Computational Models Help Test Hydrogen Separation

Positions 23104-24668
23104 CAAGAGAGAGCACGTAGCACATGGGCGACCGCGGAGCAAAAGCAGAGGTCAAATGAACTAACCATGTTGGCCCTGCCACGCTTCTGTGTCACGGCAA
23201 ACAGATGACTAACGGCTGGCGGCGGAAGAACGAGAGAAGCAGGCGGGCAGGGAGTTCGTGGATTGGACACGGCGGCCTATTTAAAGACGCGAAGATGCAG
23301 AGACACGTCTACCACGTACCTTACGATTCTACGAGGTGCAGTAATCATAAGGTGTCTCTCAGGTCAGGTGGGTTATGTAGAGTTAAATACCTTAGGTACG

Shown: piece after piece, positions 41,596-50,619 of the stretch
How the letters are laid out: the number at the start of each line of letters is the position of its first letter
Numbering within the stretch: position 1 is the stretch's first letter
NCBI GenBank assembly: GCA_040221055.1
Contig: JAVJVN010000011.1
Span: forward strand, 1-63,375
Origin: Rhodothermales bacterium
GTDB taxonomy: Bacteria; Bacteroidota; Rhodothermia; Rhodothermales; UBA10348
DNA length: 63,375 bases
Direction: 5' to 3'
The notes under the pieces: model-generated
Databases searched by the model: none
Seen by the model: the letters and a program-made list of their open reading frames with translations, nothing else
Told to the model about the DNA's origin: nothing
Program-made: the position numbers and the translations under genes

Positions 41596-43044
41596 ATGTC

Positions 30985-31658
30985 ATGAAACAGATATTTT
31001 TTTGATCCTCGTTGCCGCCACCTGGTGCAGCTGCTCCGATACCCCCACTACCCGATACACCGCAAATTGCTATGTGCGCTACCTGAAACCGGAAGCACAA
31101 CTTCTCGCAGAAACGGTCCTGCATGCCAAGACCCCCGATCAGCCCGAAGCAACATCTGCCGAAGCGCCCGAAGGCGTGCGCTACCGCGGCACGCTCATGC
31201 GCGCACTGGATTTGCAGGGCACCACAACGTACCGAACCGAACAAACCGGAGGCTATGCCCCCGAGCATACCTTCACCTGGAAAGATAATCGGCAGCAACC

[] The cost of hydrogen production is said to far outweigh the energy return of the gas, but a complex computer program could help to bring the production price down. The Department of Energy’s National Energy Technology Laboratory (NETL) and Carnegie Mellon University have developed a new computational modeling tool that predicts hydrogen flux through metal alloy separation membranes. These membranes allow pure hydrogen to pass through, while blocking impurities that are present with other gases in the production of hydrogen from fossil energy resources. Separation is a critical component of hydrogen production because impurities lessen the effective use of hydrogen. The use of advanced computing to determine the ability of candidate membranes to produce pure hydrogen would be a time- and money-saving step for hydrogen researchers. Research is supported by the DOE’s Office of Fossil Energy.